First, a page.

Friday, April 27, 2012

Freecycle to the Rescue

Today, two older, large, color CRT (cathode ray tube) computer monitors were rescued from the dusty basement and attic by a Freecycler.  I posted the monitors on my local Freecycle board, and got a quick response, and they were picked up within 24 hours.  Earlier in the week a Freecycler posted that she was in need of a printer, and it just so happened that we've had a printer sitting around taking up space as well.  There was nothing wrong with the printer/fax/copier, it just wasn't able to handle the capacity of our busy scholars, so I jotted her a note, and she came by the same day to pick it up.  I'm psyched to free up the space and reduce clutter, find new "homes" for the unused equipment, and glad someone else will put them to use. 

If you haven't heard of Freecycle, you should check it out at and search for your local Freecycle group.  The Freecycle Network™ is made up of 5,035 groups with 8,917,299 members around the world.  Freecycling links up people that have unwanted things to give away at no cost, with people who need or want things.  I have Freecycled countless items, and it makes me feel good to share with others and reduce the environmental impact of our waste by keeping it out of  landfills and/or incinerators.  It's also a good way for those on a budget to pick up items for free, reducing their expenses.  Ultimately, Freecycling also results in decreased demands on new manufacturing processes, which results in energy savings and resource conservation.  Freecycling is a win-win in my book!


Thursday, April 26, 2012

Happy Arbor Day 2012!

Did you know that the last Friday in the month of April is National Arbor Day?

 I love trees.  Since I was very little, I've loved looking at trees, drawing and writing poems about trees, climbing trees, planting trees, and enjoying how beautiful they are.  During the hot summer months, I used to lay at the end of my bed, staring out the window at the silhouette of trees.   They truly are a gift of nature, a gift of our planet.

So what is National Arbor Day all about?   According to the National Arbor Foundation, "Arbor Day is a nationally-celebrated observance that encourages tree planting and care."  It was founded by J. Sterling Morton in 1872, and each state, as well as other countries around the world, celebrate in some way.  

Arbor Day Foundation's mission statement is, "we inspire people to plant, nurture, and celebrate trees".  According to the World Resource Institute, there are approximately 100,000 reasons to celebrate, or 100,000 known species of trees that exist throughout the world.  If you need a reason or two to celebrate trees besides them being aesthetically pleasing, here are my top 10 reasons to plant a tree:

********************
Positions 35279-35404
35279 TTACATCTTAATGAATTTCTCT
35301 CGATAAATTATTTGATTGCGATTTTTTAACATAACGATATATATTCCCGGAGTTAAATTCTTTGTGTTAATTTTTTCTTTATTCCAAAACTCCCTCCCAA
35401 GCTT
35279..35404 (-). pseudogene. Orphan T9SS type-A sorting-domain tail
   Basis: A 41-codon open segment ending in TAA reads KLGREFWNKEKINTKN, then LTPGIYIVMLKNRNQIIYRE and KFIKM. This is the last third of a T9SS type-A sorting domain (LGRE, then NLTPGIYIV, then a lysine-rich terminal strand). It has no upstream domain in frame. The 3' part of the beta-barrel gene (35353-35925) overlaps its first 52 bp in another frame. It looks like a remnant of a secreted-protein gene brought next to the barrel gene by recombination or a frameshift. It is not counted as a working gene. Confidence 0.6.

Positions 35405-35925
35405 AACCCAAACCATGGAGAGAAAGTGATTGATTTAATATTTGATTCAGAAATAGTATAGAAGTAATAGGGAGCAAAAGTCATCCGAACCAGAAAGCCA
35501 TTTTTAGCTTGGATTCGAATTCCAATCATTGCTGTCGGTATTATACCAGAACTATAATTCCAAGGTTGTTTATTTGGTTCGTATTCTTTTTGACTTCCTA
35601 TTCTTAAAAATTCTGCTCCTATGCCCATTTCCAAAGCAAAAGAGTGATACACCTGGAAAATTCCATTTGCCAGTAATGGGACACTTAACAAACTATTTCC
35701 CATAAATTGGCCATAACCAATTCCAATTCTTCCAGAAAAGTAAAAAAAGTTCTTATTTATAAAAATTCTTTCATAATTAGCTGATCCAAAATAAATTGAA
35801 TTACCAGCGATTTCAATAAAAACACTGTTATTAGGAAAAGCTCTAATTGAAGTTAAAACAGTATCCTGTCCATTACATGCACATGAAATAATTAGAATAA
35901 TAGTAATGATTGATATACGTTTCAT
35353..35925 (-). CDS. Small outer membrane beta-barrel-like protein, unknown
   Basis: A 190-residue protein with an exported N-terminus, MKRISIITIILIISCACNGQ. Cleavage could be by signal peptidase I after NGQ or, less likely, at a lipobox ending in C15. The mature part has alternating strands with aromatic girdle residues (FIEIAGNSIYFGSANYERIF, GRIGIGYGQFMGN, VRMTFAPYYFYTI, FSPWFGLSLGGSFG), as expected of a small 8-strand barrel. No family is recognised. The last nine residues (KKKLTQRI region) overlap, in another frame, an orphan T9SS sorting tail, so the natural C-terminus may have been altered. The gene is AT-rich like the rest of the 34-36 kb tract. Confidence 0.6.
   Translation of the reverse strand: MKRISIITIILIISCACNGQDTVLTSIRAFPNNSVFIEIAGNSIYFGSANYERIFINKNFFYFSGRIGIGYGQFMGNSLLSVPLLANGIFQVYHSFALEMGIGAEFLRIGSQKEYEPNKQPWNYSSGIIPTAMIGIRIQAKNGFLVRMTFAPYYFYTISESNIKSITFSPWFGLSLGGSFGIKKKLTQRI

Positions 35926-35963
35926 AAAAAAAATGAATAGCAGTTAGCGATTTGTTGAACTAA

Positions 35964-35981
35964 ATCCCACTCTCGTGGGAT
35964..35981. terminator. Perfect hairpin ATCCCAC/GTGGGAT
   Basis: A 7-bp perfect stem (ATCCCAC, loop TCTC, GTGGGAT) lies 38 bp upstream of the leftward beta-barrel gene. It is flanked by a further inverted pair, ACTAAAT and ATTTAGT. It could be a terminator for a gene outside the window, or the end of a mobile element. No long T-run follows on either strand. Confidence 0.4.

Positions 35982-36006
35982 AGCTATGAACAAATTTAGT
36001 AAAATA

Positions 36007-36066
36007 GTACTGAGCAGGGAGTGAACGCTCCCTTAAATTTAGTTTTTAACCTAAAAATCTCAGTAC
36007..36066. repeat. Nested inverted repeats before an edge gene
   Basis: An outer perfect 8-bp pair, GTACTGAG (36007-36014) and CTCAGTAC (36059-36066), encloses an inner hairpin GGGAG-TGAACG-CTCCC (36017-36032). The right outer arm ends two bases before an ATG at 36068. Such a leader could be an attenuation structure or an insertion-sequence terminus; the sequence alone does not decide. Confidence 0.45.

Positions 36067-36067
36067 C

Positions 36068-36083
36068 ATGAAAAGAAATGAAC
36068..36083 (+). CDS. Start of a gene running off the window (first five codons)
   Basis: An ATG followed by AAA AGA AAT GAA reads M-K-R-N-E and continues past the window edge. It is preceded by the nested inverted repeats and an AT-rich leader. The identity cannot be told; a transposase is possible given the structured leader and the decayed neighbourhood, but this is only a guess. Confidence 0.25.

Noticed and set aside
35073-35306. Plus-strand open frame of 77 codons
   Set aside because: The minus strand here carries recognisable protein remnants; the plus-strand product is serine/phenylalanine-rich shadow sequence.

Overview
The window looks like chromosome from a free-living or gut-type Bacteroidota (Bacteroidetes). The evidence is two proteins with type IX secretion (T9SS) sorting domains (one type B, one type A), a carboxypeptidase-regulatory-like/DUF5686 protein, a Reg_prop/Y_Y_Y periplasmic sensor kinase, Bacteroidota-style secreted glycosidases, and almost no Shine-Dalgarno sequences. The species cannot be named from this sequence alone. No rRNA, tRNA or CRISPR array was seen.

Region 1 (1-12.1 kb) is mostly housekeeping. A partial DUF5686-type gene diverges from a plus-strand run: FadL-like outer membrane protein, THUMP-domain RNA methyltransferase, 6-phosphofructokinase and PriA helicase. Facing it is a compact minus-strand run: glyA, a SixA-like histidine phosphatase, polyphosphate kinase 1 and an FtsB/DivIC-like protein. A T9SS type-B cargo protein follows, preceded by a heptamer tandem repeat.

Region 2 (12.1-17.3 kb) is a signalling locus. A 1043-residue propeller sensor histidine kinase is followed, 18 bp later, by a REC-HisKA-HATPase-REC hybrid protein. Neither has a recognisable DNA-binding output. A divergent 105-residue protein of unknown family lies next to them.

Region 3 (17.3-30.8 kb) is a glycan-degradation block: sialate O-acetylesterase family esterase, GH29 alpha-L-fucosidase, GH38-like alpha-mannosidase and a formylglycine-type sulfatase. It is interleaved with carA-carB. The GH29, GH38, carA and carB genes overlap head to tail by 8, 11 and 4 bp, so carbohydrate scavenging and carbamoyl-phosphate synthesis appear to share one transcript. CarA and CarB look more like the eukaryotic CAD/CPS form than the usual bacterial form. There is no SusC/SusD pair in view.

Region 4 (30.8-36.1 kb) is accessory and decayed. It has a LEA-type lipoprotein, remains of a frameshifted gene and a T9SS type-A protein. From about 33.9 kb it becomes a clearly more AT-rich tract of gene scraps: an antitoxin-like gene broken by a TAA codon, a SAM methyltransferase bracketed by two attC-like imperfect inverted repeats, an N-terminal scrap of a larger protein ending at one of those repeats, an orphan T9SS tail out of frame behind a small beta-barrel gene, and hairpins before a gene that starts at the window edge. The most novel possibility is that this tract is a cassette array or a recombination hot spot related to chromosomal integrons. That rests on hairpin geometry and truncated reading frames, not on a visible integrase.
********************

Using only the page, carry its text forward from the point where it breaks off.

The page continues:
1.  Trees remove CO2 from the air, reducing the impacts of greenhouse gases and climate change.

2.  Trees produce oxygen that is necessary for life on Earth, and are good for your overall health.

“One acre of forest absorbs six tons of carbon dioxide and puts out four tons of oxygen. This is enough to meet the annual needs of 18 people.” —U.S. Department of Agriculture

“In laboratory research, visual exposure to settings with trees has produced significant recovery from stress within five minutes, as indicated by changes in blood pressure and muscle tension.” —Dr. Roger S. Ulrich Texas A&M University

3.  Trees can add value to your home.

 “Landscaping, especially with trees, can increase property values as much as 20 percent.” —Management Information Services/ICMA

4.  Trees help cool your home and neighborhood.

5.  Trees break the wind, and reduce both  heating and cooling costs.

“The net cooling effect of a young, healthy tree is equivalent to ten room-size air conditioners operating 20 hours a day.” —U.S. Department of Agriculture

“Landscaping can reduce air conditioning costs by up to 50 percent, by shading the windows and walls of a home.” —American Public Power Association

“If you plant a tree today on the west side of your home, in 5 years your energy bills should be 3% less. In 15 years the savings will be nearly 12%.” —Dr. E. Greg McPherson, Center for Urban Forest Research 

6. Trees improve water quality.  Trees help to filter water, improving water quality and groundwater recharge. 

7.  Trees reduce runoff, which also increases groundwater absorption, and allows for groundwater recharge, which in turn is a source of drinking water for many Americans. 

8.  Trees prevent erosion.  The roots of trees help to prevent soil erosion which can lead to the siltation of streams and wetlands, and loss of property.